A new campaign by Advanced Persistent Threat (APT) actors has surfaced and Microsoft is warning Microsoft Teams users, especially those like us in the cyber defense community of this new threat. It’s particularly nefarious as it targets public schools and teleworking companies and seeks to take advantage of stressed, fatigued and tired remote workers who are particularly susceptible to falling for these types of attacks, particularly during the holiday season. It’s certainly a sign of things to come as Covid-19 has made this a target rich environment for cyber criminals.
So what should you look out for?
APT actors are disseminating pop-ups on websites and infected advertising networks asking users to install a fake update to Microsoft Teams. Running the update will silently install a back door to that computer from which the criminals can monitor employee activity, copy private and company files and even hold the system and any other computers or servers it has access to hostage with ransomware.
Ransomware is a big problem and a very lucrative business for cybercriminals. For example, the Trickbot ransomware gang has made an estimated $150 million in untraceable bitcoin in just the past 2 years and they are just one of many, highly skilled and organized groups that target US companies and infrastructure.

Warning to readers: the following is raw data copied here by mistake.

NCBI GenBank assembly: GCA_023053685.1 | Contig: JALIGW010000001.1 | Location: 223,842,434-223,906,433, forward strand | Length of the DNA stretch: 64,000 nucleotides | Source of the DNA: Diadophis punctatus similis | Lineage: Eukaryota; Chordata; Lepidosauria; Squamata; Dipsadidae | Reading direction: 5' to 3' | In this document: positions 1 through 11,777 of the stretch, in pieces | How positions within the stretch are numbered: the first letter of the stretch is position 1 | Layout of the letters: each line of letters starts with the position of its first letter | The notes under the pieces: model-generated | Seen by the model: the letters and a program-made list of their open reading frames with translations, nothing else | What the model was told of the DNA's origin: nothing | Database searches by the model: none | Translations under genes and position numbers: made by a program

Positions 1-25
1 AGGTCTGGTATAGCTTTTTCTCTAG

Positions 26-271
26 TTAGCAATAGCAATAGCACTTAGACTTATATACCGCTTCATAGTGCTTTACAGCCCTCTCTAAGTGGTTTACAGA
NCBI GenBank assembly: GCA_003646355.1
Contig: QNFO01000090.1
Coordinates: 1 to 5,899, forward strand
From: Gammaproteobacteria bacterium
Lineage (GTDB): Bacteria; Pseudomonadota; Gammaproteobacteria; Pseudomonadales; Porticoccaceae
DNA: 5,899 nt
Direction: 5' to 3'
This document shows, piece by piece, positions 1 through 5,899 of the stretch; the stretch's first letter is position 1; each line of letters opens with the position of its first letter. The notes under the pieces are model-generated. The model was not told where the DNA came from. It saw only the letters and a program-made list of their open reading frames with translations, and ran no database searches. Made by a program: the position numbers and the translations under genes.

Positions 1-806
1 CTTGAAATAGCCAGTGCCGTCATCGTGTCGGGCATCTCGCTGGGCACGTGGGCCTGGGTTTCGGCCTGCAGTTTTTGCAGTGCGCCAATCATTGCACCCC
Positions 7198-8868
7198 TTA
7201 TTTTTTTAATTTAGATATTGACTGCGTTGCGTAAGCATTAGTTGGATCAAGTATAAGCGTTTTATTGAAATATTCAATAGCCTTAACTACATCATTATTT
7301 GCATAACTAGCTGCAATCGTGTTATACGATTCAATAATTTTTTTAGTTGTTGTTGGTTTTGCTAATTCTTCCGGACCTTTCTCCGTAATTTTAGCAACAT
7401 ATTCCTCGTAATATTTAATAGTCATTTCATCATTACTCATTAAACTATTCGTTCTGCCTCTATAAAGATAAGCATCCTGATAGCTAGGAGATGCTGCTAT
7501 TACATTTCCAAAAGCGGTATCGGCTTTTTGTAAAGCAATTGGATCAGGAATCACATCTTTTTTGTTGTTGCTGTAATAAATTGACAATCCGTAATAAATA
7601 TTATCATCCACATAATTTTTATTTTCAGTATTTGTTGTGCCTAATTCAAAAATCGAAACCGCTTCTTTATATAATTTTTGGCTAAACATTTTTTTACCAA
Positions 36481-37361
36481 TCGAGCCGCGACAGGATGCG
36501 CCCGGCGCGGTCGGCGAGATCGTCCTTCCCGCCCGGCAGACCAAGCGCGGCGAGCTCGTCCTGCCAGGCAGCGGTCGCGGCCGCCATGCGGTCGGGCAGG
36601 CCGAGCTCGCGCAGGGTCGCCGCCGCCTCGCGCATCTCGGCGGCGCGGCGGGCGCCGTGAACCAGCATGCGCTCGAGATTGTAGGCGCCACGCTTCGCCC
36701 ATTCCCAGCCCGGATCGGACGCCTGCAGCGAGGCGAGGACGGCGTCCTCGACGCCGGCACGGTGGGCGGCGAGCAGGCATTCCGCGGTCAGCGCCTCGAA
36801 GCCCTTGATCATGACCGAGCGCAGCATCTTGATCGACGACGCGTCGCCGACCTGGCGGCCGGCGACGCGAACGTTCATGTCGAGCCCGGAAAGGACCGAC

There are relatively simple defensive measures that IT departments can deploy to minimize the chance that this particular threat will impact the organization:
Microsoft recommends using a web filter to block malicious websites (scam, phishing, malware and exploit hosts)
Use strong, random passwords for local administrators
Limit admin privileges to essential users and avoiding domain-wide service accounts that have the same permissions as an administrator
Ensure that system security monitoring and patching is in place and verified on a regular basis (we do this with Total Security)
If you’re interested in the technical details, there’s a detailed article from BleepingComputer.com detailing how this threat operates in the background of an infected system.
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Stay safe out there.